4. The focus of a more Federally driven economy will be the key aspect to consider. This is indeed good and this crisis has brought focus back to one nation and one economy as a model for moving forward. This cannot be bad for the economy and its future, and I do feel all these statements about political compromises are really humbug. This new economic focus on a Federally driven economy will actually benefit Dubai in more ways that one, mostly by allowing the integration of the infrastructure covering areas of public transport, power generation and perhaps eventually ports management.

5. UAE position within the GCC as the most favored place to do business from has not been compromised in this crisis. On the contrary they have not gone an blamed the excesses of foreign property developers and indeed have held their words even against their own plans. Quite simply the floor fell of the real estate market and whether this was the reason the debt implosion happened or because of a world wide financial contagion will always remain open to debate.

6. Finally the business laws and financial management of the system will become more streamlined. This will be a welcome step for the business sector. It might be a teething process but it is clear the regulation and over sight support by a sound business judicial system can only mean well for all.

Indeed there will ups and downs in the process. The first and most pressing issues will be the restructuring of the balance of the debt of Dubai World, which the bankers and lenders eagerly await into the new year. I tabulated, from the public media, maturity profile of the debt in Dubai, and the UAE and it is interesting to note that if banks were to consider around $ 12 billion to restructured from a 2 year maturity profile to a 5 year maturity profile then indeed the pressures what seem so immediate will be released. At the end of the day this breathing space is needed for the positive economic fundamentals to come into play. The service sector remains strong and indeed the tourism industry has actually performed remarkably better than expected. These are the silver linings we are missing, and while pulling out the check books and putting money into real estate may not be the first thing that comes to mind there is no doubt that not being a player in this economy is not the right thing to do.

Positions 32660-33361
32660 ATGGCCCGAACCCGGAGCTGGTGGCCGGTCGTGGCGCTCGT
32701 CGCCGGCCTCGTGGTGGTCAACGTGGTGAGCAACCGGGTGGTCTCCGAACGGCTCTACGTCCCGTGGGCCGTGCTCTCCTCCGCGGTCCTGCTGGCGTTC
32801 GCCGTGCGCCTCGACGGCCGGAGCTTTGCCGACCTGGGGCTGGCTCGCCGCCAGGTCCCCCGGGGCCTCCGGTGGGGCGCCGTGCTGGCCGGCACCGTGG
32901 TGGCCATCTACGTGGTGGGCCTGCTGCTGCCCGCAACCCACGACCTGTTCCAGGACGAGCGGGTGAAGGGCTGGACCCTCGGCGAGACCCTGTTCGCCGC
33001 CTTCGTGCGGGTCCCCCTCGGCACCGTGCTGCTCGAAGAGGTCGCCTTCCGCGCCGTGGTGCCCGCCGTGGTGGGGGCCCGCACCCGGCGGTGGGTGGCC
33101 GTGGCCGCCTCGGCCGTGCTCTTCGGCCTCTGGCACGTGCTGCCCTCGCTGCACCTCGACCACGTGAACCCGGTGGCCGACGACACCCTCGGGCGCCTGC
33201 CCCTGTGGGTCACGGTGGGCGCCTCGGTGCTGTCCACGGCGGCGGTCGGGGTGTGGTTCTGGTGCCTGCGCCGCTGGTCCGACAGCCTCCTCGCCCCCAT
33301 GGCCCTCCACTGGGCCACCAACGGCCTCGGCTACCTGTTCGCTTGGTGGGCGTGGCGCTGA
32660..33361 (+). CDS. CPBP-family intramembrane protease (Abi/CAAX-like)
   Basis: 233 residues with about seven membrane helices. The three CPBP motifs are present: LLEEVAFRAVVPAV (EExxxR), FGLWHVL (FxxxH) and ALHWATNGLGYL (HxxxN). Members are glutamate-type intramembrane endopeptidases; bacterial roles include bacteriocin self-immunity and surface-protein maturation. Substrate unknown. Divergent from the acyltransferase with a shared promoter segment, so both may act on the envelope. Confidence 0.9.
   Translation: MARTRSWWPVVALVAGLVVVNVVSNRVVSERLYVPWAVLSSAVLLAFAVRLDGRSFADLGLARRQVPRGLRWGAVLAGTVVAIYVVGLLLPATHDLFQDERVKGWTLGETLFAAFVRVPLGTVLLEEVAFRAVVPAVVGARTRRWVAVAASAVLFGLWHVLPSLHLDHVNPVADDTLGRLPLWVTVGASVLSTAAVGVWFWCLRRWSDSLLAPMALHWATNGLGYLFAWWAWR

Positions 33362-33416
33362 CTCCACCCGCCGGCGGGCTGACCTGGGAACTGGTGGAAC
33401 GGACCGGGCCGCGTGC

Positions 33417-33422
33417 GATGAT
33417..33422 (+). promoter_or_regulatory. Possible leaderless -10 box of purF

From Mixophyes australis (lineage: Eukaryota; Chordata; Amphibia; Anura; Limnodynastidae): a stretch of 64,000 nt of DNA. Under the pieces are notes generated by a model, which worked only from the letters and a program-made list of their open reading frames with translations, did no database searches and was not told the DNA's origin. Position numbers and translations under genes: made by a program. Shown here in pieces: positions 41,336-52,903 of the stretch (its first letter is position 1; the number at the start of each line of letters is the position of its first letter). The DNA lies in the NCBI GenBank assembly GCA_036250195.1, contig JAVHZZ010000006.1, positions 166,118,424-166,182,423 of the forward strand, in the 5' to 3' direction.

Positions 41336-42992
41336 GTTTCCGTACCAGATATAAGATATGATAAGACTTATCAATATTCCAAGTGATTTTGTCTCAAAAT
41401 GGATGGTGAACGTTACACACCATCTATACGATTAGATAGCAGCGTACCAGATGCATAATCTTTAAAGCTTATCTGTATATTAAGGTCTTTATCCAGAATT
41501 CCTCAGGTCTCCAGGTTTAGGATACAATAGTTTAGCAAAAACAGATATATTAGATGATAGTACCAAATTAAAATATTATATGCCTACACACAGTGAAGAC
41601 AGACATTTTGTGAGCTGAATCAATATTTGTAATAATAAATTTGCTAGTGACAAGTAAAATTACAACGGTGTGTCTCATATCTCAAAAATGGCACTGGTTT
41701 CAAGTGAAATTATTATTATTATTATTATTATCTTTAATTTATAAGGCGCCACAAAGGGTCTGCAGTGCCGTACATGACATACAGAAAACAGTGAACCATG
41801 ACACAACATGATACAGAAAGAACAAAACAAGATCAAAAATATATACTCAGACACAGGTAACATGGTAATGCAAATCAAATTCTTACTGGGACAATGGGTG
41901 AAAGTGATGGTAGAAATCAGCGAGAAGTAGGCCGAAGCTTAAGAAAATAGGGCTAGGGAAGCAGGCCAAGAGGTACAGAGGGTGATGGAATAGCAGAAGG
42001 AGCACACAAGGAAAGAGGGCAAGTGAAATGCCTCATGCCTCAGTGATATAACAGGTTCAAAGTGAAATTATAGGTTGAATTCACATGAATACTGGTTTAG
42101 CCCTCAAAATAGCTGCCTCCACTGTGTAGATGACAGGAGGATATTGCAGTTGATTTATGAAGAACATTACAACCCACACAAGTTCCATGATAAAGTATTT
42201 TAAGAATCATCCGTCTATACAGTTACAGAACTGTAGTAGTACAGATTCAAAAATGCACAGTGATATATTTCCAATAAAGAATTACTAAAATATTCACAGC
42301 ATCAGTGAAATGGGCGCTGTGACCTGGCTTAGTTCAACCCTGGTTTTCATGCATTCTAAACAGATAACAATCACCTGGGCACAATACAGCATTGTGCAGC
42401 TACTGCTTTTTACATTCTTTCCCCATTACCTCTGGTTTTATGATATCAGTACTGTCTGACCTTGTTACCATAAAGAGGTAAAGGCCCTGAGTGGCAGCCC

Yes Dubai, especially, must cut back on its long term project plans and make them fit the needs that they realistically assess, and side by side phase the development from here on. They must also realize that a fair amount of the splurging of the past years was indeed wasteful and even at times questionable. This is why the return to basis is so vital at this stage to be emphasized by all and sundry.